In the era of COVID-19, we are learning that scientific diagnosis is harder than we thought. Do we focus on symptoms? Do we use swabs or will a spit sample suffice? How long must we wait for results? How many of these tests are available? And are they actually reliable? And reliable for how long? For the past many months, and doubtless for the foreseeable future as well, all of this seems terribly vexed, yielding little clarity or certainty. This pandemic has been a crash course in uncertainties.

Such questions camouflage the grimmer and more urgent threats now visible. What fuels the anxiety-filled diagnostic project is a pandemic’s core terror: the prospect that you might infect me, and that I might die, or cause someone else to. After all, diagnosis is a sedate analytic procedure, but potential death is something else: it is what fuels, darkens, and exacerbates our dilemma.

And we don’t know where to turn. The media, the politicians, even the doctors, seem at odds with one another, as we ponder the return to work or the opening of schools and businesses or the diabolically hard equation between public health and the economy.

As a literature professor, I can scarcely claim medical or political expertise. But the diagnostic project is far-ranging, and it tests a good bit more than whether you are infected or contagious. We diagnose in order to shed light on what seems murky and needs explaining: one’s symptoms, the Dow Jones index, the meaning of one’s life or career, the behavior of a friend or lover or social group or foreign nation. No swab or bloodwork can deliver news of this stripe. We can tabulate the number of deaths at home or abroad, but we must go further to diagnose the deeper truths now coming to light.

Literature offers a longitudinal picture of pandemics and societies’ responses.

Literature offers a longitudinal picture of pandemics and societies’ responses. Many of the books in the traditional Western canon are cued to these matters: think of Boccaccio’s Decameron, with its account of holed-up, storytelling Florentines during the Black Plague of the fourteenth century, or of Sophocles’s Oedipus the King, which uses a plague as the backdrop to a story that is essentially a rebuke of the human capacity for self-knowledge. In Sophocles’s play, uncertainty rules; Oedipus does not know that an old man he killed was his father or that the woman whose bed he shares is his mother. His city, Thebes, is dying: blight on the crops, dying cattle, stillborn children. His people see him as their doctor-savior. But by the play’s end, Oedipus comes to understand that he is actually the curse, his hidden transgressions the reason for the plague. Of course, every reader or spectator of the play (including the Athenians in the fifth century BC who saw it performed) already knows this. But Sophocles is a wily political analyst. Hidden incest and parricide don’t stack up today as scientific explanations for a pandemic, but the play nevertheless asks a deceptively simple question: Who is going to take the blame?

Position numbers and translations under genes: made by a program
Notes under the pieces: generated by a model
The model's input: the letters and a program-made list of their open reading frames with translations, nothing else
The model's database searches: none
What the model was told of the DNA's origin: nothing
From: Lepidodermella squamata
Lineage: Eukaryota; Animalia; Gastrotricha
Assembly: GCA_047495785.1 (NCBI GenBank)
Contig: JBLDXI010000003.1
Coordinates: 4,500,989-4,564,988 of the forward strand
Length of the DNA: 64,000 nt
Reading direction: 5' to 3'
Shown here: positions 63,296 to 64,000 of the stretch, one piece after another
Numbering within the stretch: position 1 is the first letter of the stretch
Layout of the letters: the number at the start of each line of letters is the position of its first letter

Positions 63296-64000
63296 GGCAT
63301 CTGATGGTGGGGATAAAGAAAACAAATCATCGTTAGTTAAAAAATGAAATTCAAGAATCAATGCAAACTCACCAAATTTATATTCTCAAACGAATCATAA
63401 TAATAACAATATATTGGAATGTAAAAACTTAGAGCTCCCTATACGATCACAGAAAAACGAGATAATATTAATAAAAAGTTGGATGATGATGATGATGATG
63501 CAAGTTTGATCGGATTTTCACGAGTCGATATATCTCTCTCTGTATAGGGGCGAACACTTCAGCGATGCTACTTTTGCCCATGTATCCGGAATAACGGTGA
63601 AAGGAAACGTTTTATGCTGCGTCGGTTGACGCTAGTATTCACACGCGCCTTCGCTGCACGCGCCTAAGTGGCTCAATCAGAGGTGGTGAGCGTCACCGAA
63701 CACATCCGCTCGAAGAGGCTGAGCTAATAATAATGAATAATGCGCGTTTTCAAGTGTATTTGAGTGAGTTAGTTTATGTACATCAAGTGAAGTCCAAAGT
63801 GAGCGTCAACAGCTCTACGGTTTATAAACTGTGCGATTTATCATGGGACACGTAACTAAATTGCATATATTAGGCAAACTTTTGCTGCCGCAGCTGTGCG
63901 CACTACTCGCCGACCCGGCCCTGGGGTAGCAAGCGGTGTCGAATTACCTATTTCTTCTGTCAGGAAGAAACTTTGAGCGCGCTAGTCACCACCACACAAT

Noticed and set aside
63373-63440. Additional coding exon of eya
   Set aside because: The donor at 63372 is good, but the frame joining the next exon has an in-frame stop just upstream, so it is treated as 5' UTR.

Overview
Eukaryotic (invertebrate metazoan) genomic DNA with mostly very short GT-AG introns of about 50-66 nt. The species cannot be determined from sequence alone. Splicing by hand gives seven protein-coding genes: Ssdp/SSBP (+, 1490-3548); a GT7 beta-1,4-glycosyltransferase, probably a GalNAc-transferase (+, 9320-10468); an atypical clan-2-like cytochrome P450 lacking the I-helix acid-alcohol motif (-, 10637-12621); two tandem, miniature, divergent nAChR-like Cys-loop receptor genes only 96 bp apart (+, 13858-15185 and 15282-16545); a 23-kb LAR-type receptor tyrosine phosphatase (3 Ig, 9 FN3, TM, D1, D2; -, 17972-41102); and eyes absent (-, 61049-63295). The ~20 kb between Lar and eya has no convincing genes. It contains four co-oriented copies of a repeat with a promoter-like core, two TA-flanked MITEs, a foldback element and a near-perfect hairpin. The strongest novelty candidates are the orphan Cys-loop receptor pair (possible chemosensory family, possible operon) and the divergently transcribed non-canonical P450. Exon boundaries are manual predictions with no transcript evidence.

Here is one of literature’s diagnostic payoffs: it shows us that mass death triggers recognizable political responses, including the expedient scapegoating of particular people or groups. Nowhere has this been more on display than in the colloquial names that have been attached to sexually transmitted diseases. Susan Sontag memorably pointed out the ways in which syphilis was “coded” as it swept through Europe in the late fifteenth century: “It was the ‘French pox’ to the English, morbus Germanicus to the Parisians, the Naples sickness to the Florentines, the Chinese disease to the Japanese.” This is the lurid tradition that U.S. President Donald Trump and his allies are carrying forward when they dub the coronavirus that causes COVID-19 “the China virus.”


During a viral pandemic, the fundamental human act of connection can kill us. The novel coronavirus relies on such connection; mitigation efforts (social distancing, lockdowns) seek to snuff it out. Writers have long dealt with these matters. In A Journal of the Plague Year (1722), Daniel Defoe describes the manic behavior of Londoners trying to survive a devastating epidemic in 1665, in ways that echo our current struggles: they wear gloves, clean everything with vinegar, and touch no one. Nowhere is Defoe more compelling than in his accounts of quarantine’s horrors: desperate mothers on the lookout for dreaded spots on the flesh they called “tokens,” trying to protect their children but inevitably infecting them instead merely through proximity—familial deaths gruesomely occasioned by love.